House Ways & Means Committee Chairman Richard Neal (D-MA) added:
“While Republicans continue their efforts to dismantle America’s health care system in the midst of a pandemic, Democrats are putting forward a plan to expand access to care and lower costs. We slash prescription drug prices, create larger premium tax credits available to more people, and devote funding to reduce out-of-pocket costs for everyone. With this legislation, we also take important steps to ensure patients are protected. The bill encourages remaining states to expand Medicaid and support vulnerable Americans, puts an end to the expansion of ‘junk’ insurance plans, and prevents states from using federal waivers to allow discrimination against patients with pre-existing conditions. And importantly, we also address the inequities in care that COVID-19 has brought to the fore through targeted assistance for Hispanic, Black, and Native Americans. For the health and financial security of workers and families across the country, Congress needs to pass this legislation.”
Energy & Commerce Committee Ranking Member Greg Walden (R-OR) & Rep. Michael Burgess (R-TX) explained Republicans’ opposition to this bill in its committee report:
“This bill provides $100 billion over 10 years for States to establish reinsurance programs strictly for individuals enrolled in the Patient Protection and Affordable Care Act’s (PPACA) qualified health plans (QHPs). The bill is not paid for, nor does it contain a State match or State allocation formula, delegating the latter to the Secretary of the Department of Health and Human Services (HHS) like the transitional reinsurance program did. Finally, the bill does not include language affirming the long-standing consensus that Federal dollars should not pay for abortion services.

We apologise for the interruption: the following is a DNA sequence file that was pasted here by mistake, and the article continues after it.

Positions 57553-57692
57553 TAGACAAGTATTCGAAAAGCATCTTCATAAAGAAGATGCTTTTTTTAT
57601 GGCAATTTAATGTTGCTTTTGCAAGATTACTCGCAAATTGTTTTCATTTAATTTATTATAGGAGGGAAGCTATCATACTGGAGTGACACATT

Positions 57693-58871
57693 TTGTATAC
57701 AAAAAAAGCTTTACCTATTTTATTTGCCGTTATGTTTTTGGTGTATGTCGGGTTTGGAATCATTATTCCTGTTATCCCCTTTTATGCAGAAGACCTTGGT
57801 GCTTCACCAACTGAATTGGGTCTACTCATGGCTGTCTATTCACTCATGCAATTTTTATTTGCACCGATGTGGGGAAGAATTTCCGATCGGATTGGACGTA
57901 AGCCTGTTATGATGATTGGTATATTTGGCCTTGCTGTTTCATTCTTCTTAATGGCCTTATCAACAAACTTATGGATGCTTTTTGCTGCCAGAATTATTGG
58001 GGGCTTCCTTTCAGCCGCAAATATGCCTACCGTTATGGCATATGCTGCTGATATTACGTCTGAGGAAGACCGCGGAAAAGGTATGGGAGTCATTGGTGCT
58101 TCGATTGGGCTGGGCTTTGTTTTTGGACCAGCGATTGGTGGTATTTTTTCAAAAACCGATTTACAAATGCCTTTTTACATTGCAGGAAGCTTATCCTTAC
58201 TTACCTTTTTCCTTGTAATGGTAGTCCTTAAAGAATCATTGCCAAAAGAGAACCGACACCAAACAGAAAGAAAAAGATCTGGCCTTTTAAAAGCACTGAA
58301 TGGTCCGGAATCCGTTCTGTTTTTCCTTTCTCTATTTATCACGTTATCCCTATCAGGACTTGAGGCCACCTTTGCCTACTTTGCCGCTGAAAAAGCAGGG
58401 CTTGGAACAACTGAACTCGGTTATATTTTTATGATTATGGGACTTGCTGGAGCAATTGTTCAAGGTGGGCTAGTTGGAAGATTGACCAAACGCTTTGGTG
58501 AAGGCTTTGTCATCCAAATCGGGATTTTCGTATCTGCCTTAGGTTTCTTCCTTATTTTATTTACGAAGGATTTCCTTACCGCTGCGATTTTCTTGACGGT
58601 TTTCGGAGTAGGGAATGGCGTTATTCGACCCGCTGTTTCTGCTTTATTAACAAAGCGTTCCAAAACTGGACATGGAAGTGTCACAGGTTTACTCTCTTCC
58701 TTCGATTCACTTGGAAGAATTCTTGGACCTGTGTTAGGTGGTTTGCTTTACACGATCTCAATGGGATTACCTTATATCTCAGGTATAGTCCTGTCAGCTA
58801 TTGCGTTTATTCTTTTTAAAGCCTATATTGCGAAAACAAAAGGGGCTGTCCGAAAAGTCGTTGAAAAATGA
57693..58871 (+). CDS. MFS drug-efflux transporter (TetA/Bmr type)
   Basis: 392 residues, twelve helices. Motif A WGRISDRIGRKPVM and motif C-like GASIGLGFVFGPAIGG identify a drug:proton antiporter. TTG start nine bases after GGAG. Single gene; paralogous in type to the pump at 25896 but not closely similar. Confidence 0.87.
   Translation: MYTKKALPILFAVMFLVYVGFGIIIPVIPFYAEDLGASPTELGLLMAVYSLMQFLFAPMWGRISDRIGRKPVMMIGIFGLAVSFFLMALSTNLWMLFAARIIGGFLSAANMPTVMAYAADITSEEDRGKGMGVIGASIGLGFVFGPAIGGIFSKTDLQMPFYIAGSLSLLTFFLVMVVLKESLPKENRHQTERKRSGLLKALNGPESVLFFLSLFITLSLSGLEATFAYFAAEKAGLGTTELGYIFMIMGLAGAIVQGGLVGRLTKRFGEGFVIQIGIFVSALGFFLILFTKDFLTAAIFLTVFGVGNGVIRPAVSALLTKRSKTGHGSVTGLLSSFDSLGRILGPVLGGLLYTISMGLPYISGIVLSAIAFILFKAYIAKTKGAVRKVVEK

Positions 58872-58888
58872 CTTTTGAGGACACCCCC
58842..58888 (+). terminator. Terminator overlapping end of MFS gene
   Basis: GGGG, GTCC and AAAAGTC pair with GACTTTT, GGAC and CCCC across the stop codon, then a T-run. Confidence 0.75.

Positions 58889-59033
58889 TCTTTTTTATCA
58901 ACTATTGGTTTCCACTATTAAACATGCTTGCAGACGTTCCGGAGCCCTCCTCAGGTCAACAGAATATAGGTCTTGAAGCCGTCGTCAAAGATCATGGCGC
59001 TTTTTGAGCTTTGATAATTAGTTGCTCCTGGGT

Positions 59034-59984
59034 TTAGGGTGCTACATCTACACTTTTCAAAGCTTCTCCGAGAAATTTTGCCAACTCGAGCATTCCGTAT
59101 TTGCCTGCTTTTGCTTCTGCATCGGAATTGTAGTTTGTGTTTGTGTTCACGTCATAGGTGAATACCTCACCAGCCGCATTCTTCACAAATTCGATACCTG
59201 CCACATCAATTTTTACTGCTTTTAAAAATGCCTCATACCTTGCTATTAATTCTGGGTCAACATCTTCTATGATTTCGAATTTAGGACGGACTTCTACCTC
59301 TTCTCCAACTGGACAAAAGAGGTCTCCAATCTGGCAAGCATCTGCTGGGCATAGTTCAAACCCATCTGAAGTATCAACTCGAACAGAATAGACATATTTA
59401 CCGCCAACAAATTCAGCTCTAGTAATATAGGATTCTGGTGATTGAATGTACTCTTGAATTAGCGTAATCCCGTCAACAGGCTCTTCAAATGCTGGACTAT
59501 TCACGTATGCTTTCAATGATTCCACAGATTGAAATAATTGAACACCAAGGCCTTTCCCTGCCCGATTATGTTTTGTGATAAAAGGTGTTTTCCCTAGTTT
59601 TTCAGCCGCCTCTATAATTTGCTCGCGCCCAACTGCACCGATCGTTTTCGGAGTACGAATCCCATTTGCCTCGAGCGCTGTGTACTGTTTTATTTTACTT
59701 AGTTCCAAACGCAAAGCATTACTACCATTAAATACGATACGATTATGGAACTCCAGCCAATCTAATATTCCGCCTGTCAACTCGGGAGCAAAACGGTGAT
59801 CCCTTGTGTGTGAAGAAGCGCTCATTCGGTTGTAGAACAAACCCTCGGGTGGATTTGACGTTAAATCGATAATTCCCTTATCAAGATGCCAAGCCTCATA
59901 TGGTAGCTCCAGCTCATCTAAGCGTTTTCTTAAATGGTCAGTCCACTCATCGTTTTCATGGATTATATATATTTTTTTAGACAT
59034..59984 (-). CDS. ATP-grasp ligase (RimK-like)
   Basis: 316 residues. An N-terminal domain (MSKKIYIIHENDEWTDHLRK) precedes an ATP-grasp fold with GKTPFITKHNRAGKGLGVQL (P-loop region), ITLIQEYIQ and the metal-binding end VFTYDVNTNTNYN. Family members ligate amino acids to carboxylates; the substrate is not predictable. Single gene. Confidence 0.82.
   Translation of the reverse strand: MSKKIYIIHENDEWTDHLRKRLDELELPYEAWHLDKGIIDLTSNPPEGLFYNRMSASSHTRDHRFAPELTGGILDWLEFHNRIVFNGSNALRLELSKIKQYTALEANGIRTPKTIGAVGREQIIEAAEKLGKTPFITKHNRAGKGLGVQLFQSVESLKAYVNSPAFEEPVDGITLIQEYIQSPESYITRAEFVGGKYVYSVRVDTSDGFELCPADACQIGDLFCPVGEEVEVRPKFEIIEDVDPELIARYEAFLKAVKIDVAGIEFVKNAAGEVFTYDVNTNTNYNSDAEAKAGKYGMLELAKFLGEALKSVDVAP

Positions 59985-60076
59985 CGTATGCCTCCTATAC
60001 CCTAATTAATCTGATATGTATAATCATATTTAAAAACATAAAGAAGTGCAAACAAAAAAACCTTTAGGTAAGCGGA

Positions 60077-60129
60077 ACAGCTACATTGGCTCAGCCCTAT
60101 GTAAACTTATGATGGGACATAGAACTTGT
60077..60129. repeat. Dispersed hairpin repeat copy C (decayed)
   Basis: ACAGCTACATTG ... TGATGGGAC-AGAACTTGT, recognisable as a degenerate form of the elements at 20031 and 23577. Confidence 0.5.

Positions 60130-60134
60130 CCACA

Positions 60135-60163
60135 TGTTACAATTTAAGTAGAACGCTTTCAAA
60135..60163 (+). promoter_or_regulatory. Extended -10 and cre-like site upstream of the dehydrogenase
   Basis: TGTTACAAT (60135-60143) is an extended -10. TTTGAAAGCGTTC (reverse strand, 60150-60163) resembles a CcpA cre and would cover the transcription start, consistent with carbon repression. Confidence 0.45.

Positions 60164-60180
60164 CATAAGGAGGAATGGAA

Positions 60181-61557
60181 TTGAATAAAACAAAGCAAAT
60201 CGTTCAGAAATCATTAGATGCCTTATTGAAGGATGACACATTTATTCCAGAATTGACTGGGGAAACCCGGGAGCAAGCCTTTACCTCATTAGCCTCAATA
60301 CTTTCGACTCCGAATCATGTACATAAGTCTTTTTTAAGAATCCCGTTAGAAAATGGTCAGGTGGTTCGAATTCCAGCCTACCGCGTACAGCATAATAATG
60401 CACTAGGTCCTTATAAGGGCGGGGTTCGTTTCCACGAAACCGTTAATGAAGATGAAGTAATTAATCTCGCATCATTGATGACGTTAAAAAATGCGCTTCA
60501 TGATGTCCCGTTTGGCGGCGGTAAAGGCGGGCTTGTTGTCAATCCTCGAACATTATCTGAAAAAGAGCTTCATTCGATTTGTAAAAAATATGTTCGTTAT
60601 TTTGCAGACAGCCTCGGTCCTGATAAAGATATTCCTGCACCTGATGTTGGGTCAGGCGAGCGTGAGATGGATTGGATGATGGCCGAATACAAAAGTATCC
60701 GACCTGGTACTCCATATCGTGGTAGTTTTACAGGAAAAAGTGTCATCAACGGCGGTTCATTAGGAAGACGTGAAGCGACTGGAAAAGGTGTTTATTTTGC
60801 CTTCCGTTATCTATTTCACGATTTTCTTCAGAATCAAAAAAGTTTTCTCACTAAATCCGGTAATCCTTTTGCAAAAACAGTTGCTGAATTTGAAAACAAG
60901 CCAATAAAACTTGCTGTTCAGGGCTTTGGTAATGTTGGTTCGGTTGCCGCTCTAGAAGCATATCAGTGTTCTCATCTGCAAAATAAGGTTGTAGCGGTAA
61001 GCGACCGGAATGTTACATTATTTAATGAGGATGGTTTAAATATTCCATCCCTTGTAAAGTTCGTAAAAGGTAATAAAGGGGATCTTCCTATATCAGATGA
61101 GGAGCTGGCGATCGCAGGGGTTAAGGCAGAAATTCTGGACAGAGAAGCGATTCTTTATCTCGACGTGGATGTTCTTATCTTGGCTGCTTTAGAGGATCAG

Walden & Burgess added that during the 115th Congress when Republicans controlled the House, they offered what they believe to be a better plan for state reinsurance under the American Health Care Act:
“Congress has taken recent steps to provide States with reinsurance opportunities. In the 115th Congress, the House-passed H.R. 1628 American Health Care Act, included the Patient and State Stability Fund. This provision would have provided States with flexibility and resources to cut out-of-pocket costs like premiums and deductibles, promote access to health care services, and repair insurance markets. For States that chose not to access the available funding, the Federal government would have established and implemented a reinsurance program. In addition to reinsurance, the Patient and State Stability Fund’s uses of funds included: helping high-risk individuals enroll in health insurance coverage; promoting participation in the individual market and small group market; and providing assistance to reduce out-of-pocket costs, such as copayments, coinsurance, premiums, and deductibles. The fund included a modestly phased-in State match, as well as a State allocation formula based on each State’s previously incurred claims. The Patient and State Stability Fund was fully paid for and included language affirming the long-standing consensus that Federal dollars should not pay for abortions services.”
The White House issued a veto threat against this legislation in the event that it were to reach President Donald Trump's desk, which read in part:
"The Administration strongly opposes House passage of H.R. 1425. This bill attempts to exploit the coronavirus pandemic to resuscitate tired, partisan proposals that would send hundreds of billions of dollars to insurance companies in order to paper over serious flaws in Obamacare. Furthermore, H.R. 1425 would pay for this bailout by imposing price controls that undermine the American innovation the entire globe is depending on to deliver the vaccines and therapeutics needed to respond to the coronavirus... While any time is an inopportune time to dramatically undermine the development of innovative medicines, H.R. 1425 is even more imprudent given the current focus on developing vaccines and therapeutics rapidly to help America and the world combat the coronavirus. To take such an action simply to double down on the same expensive, inefficient, and bureaucratic approach to health coverage that the American people endured for the past decade makes it even more misguided and counter to the most urgent needs of the country."
This legislation passed the House Energy & Commerce Committee on a party-line vote of 30-22.
Summary by Eric Revell(Photo Credit: iStock.com / LIgorko)